Coverage of presidential inauguration week underperformed already-low expectations, with the usual measured accolades and sober analysis for the incoming president mostly sidelined for fawning praise and outright activism.
The overall theme centered on the premise that President BidenJoe BidenOvernight Defense & National Security — Milley becomes lightning rod Democrats hope Biden can flip Manchin and Sinema On The Money — Presented by Wells Fargo — Democrats advance tax plan through hurdles MORE is in essence the second coming of George Washington, who, according to popular lore, vowed never to tell a lie. Anchors and pundits returned to this theme again and again with Biden, who famously dropped out of his first presidential run due to a plagiarism scandal.
Biden also claimed multiple times – including once during last year’s presidential campaign – to have been arrested or jailed when he attempted to see Nelson Mandela in South Africa at the height of Apartheid. After being fact-checked, Biden "clarified" his remarks instead of apologizing, saying he was merely "stopped." The 78-year-old also told a Black audience in 2012 that then-GOP presidential nominee Mitt RomneyWillard (Mitt) Mitt RomneyWarren, Daines introduce bill honoring 13 killed in Kabul attack Overnight On The Money — Presented by Wells Fargo — GOP senator: It's 'foolish' to buy Treasury bonds Democrats aim for maximum pressure on GOP over debt ceiling MORE wanted to "put y'all back in chains," without any evidence, as many in the media chuckled over the outrageous comment.
Space limitations make it impossible to share all the examples witnessed this week, so here are the top five examples of the media's slobbering sycophancy:
1a) CNN's political director David Chalian said lights at the Lincoln Memorial are "almost extensions of Joe Biden’s arms embracing America."
“It was a moment where the new president came to town, and sort of convened the country in this moment of remembrance, outstretching his arms," he added. Aaron Sorkin couldn't have written it any better for an episode of "The West Wing."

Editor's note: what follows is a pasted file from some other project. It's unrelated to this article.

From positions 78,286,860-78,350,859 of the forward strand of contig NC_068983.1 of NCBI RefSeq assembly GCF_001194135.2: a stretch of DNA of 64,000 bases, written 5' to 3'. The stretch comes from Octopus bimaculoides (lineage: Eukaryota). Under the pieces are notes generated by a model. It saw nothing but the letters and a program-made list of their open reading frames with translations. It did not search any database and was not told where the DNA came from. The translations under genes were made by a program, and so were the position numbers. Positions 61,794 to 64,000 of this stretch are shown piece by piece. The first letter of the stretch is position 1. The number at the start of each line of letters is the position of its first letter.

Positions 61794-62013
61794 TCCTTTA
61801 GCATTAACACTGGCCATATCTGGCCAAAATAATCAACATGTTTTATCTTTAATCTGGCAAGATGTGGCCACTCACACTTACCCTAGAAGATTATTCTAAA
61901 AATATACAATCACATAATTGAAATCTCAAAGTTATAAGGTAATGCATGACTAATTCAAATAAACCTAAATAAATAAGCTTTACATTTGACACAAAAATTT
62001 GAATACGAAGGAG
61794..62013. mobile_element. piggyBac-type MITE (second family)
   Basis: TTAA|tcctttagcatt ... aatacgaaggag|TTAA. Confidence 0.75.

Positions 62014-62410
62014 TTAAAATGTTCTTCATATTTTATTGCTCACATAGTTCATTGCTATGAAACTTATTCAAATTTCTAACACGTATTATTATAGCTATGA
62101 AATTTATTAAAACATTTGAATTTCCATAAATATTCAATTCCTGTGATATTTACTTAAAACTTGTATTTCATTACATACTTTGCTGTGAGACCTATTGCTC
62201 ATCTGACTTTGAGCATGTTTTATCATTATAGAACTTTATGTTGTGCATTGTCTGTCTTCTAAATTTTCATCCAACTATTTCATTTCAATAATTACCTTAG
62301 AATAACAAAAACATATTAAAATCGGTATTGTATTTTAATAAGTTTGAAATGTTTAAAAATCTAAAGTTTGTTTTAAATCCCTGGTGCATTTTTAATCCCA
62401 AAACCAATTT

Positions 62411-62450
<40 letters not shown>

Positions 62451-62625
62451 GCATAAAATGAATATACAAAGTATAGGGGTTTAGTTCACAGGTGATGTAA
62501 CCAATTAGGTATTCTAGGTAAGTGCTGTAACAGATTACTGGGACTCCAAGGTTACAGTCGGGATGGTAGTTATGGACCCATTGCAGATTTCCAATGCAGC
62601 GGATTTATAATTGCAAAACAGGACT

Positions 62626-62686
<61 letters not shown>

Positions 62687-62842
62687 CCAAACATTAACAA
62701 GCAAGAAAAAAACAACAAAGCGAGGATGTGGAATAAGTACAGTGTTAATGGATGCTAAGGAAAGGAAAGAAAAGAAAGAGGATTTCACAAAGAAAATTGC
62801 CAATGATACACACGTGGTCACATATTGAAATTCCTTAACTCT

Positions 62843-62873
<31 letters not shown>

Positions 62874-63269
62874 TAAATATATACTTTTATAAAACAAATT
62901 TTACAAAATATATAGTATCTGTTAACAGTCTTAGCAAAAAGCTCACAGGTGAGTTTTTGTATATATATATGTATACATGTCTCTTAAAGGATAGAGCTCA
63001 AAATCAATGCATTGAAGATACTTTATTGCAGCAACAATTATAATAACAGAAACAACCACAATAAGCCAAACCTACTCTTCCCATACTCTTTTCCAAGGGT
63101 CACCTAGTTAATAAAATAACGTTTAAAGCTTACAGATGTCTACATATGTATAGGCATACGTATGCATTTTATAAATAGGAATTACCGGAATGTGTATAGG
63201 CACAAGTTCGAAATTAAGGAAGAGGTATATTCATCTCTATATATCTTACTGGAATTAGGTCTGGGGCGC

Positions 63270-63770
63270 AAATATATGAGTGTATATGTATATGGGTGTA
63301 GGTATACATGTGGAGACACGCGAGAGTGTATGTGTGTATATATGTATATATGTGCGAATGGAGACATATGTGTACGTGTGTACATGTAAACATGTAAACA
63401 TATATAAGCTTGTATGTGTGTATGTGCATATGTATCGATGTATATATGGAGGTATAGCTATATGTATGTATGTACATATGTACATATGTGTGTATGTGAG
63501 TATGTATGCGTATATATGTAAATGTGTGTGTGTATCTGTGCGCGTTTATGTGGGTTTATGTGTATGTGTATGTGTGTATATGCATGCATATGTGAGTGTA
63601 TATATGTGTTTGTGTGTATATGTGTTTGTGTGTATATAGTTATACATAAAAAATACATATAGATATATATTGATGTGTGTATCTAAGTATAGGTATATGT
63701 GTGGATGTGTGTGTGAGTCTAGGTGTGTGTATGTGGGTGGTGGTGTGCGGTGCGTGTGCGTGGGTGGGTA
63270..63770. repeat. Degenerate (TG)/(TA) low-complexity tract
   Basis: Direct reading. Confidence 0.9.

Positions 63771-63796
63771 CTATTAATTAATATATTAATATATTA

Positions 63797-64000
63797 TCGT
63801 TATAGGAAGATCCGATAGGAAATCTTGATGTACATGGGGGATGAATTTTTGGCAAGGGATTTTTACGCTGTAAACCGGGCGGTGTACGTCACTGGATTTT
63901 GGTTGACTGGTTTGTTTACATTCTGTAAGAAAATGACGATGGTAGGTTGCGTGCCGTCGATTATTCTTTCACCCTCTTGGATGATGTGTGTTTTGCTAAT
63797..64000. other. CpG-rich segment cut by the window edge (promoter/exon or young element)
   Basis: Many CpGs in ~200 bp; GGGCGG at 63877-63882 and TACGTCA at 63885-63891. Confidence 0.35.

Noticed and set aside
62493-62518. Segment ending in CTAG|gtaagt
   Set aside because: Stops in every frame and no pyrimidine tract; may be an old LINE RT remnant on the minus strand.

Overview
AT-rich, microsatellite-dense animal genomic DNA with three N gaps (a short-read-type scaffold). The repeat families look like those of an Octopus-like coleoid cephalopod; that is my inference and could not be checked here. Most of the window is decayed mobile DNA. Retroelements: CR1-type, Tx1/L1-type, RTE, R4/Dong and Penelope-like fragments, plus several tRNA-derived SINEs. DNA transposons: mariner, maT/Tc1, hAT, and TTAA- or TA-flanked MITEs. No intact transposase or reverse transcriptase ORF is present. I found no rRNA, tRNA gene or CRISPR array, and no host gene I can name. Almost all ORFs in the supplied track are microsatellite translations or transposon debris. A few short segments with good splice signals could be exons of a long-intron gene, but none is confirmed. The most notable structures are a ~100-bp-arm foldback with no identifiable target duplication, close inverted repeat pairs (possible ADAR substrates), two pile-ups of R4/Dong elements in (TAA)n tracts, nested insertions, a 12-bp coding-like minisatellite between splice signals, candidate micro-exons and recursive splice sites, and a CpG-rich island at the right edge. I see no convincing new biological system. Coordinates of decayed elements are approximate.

Chalian is the same journalist who was once caught on a hot mic joking that Republicans were "happy to have a party with black people drowning" as a hurricane bore down on the 2012 Republican National Convention in Florida. He was subsequently fired by Yahoo News, only to be hired by CNN months later.
1b) A close tie in the “unintentional comedy category” goes to CNN's head of strategic communications, who argued that an inauguration night fireworks display over the National Mall starring singer Katy Perry would "shake our foes."
This team truly understands optics. These images will inspire our friends and shake our foes. pic.twitter.com/8i6qjUiJC5— Matt Dornic (@mdornic) January 21, 2021
So, in other words, China, Russia, Iran and ISIS are now shaking in their boots over a fireworks display?
2) Washington Post columnist Karen Tumulty declared that we should get ready "for reality-grounded White House press briefings" now that the Biden administration has moved into the James S. Brady Briefing Room. The sentiment was echoed by the Post's fact-checker.